Prior to trade each economy is producing all of the goods it consumes. This no-trade state is termed autarky.

    Autarky denotes the no-trade situation.

    The gains from trade

    We now permit each economy to specialize in producing where it has a comparative advantage. So Canada specializes completely by producing 35F and the US produces 8V. Having done this the economies must now agree on the terms of trade. The terms of trade define the rate at which the two goods will trade post-specialization. Let us suppose that a bargaining process leads to agreement that one unit of V will trade for six units of F. Such a trading rate, one that lies between the opportunity costs of each economy, benefits both economies. This exchange rate lies between Canada's opportunity cost of 1:7 and the US opportunity cost of 1:5. By specializing in F, Canada can now obtain an additional unit of V by sacrificing six units of F, whereas pre-trade it had to sacrifice seven units of F for a unit of V. Technically, by specializing in F and trading at a rate of 1:6 Canada's consumption possibilities have expanded and are given by the consumption possibility frontier (CPF) illustrated in Figure 15.2. The consumption possibility frontier defines what an economy can consume after production specialization and trade.

    Figure 15.2 Comparative advantage – consumption

    15.3: The gains from trade- Comparative advantage (3)

    Post specialization the economies trade 1V for 6F. Total production is 35F plus 8V. Hence one consumption possibility would be (18,5) for the US and (17,3) for Canada. Here Canada exchanges 18F in return for 3V.

    The US also experiences an improved set of consumption possibilities. By specializing in V and trading at a rate of 1:6 its CPF lies outside its PPF and this enables it to consume more than in the pre-specialization state, where its CPF was defined by its PPF.

    Evidently, the US and Canada CPFs are parallel since they trade with each other at the same rate: If Canada exports six units of F for every unit of V that it imports from the US, then the US must import the same six units of F for each unit of V it exports to Canada. The remarkable outcome here is that, even though one economy is more efficient in producing each good, specialization still leads to gains for both economies. The gain is illustrated by the fact that each economy's consumption possibilities lie outside of its production possibilities2.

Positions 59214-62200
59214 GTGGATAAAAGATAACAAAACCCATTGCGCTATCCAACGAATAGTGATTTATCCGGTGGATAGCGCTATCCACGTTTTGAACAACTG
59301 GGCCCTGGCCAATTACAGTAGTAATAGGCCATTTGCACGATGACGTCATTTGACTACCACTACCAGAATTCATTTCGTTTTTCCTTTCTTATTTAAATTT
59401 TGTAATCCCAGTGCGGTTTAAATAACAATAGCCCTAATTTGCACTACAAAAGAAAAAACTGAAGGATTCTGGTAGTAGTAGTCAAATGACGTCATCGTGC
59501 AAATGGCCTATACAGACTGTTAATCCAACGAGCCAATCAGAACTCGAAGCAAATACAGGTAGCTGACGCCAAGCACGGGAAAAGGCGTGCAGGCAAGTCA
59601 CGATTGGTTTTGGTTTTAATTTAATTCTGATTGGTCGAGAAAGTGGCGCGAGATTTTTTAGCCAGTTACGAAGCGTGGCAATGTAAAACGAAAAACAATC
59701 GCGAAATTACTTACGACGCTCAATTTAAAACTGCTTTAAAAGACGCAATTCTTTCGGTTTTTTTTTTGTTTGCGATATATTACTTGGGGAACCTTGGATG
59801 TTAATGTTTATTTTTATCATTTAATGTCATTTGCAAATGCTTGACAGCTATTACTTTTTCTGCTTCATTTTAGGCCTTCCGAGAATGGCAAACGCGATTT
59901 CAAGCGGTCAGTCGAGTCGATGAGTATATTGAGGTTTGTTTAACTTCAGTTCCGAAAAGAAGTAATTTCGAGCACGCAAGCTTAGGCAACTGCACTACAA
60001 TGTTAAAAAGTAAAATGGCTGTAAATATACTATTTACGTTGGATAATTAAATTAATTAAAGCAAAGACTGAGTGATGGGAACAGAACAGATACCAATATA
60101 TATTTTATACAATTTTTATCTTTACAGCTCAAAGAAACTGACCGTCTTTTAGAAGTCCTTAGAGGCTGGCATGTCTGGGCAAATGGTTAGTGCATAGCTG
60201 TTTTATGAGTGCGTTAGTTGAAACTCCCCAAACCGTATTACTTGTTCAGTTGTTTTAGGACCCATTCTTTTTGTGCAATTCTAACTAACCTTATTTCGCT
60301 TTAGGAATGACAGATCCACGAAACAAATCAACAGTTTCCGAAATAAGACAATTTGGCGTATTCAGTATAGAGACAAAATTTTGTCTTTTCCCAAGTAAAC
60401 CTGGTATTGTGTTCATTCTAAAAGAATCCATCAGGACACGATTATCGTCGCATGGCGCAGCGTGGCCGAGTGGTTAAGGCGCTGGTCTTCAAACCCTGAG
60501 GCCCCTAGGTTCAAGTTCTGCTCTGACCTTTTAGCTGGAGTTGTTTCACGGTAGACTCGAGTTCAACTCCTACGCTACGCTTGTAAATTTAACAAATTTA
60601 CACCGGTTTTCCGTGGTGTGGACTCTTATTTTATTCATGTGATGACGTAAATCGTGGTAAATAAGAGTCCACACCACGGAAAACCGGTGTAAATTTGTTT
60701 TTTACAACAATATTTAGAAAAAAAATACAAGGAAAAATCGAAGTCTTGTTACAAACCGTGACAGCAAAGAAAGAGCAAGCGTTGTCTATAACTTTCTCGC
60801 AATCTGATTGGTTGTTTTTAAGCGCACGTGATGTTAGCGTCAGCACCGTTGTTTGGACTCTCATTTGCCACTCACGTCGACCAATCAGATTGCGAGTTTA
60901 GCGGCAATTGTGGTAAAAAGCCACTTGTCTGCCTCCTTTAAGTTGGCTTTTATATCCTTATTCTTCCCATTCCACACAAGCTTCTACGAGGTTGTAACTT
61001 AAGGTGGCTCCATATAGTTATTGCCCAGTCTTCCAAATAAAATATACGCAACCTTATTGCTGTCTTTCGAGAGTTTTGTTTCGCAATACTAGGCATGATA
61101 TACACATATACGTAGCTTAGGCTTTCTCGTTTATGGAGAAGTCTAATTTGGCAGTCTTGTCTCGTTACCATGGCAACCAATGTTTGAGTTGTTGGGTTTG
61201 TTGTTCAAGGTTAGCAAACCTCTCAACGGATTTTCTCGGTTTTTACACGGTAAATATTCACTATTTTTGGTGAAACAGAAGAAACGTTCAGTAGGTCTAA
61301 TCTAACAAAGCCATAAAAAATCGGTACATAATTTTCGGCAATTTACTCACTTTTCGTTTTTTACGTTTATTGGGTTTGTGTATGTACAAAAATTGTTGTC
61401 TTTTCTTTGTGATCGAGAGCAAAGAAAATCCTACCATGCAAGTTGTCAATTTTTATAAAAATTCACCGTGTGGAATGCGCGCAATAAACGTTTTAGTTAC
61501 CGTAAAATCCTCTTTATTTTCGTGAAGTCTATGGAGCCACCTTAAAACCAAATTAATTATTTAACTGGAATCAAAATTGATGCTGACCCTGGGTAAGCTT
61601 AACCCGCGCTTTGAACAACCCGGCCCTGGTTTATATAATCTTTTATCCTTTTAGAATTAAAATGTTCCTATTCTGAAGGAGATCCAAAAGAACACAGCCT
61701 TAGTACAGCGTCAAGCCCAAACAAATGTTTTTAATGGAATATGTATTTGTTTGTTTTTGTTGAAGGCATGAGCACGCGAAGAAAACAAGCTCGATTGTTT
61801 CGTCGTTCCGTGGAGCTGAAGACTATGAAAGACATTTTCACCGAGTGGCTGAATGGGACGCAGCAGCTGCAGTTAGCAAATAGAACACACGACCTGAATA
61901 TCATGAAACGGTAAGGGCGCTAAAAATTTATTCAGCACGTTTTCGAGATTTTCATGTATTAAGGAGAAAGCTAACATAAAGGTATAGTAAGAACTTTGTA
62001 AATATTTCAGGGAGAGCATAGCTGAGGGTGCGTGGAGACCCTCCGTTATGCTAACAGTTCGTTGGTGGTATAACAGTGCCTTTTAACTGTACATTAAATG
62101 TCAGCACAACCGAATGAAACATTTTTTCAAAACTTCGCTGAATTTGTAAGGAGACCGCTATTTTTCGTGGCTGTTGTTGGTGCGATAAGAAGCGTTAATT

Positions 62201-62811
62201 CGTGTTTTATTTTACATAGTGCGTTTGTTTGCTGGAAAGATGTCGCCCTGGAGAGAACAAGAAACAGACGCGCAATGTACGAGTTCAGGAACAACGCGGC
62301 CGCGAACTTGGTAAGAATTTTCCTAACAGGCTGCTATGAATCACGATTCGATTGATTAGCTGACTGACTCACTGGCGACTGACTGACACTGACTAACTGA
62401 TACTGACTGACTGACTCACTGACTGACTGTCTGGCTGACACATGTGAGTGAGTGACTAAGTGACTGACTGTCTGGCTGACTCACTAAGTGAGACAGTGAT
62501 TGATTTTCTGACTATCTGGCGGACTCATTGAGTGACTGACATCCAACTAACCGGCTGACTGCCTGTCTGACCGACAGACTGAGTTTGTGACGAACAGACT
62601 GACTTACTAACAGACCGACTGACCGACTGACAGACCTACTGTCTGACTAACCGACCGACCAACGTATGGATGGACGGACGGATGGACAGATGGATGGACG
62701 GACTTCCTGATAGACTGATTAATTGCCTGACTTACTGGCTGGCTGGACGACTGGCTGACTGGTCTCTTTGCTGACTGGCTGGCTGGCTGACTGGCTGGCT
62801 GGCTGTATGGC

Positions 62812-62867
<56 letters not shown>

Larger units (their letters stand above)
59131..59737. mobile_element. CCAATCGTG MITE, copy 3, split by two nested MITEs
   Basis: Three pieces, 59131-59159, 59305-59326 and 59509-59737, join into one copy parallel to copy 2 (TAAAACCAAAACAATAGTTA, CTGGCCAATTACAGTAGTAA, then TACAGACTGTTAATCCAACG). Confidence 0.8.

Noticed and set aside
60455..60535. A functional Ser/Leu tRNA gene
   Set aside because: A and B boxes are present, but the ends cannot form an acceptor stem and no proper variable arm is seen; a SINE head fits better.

Terms of trade define the rate at which the goods trade internationally.

    Consumption possibility frontier defines what an economy can consume after production specialization and trade.

    Comparative advantage and factor endowments

    A traditional statement of why comparative advantage arises is that economies have different endowments of the factors of production – land, capital and labour endowments differ. A land endowment that facilitates the harvesting of grain (Saskatchewan) or the growing of fruit (California) may be innate to an economy. We say that wheat production is land intensive, that aluminum production is power intensive, that research and development is skill intensive, that auto manufacture is capital intensive, that apparel is labour intensive. Consequently, if a country is well endowed with some particular factors of production, it is to be expected that it will specialize in producing goods that use those inputs. A relatively abundant supply or endowment of one factor of production tends to make the cost of using that factor relatively cheap: It is relatively less expensive to produce clothing in China and wheat in Canada than the other way around. This explains why Canada's Prairies produce wheat, why Quebec produces aluminum, why Asia produces apparel. But endowments can evolve.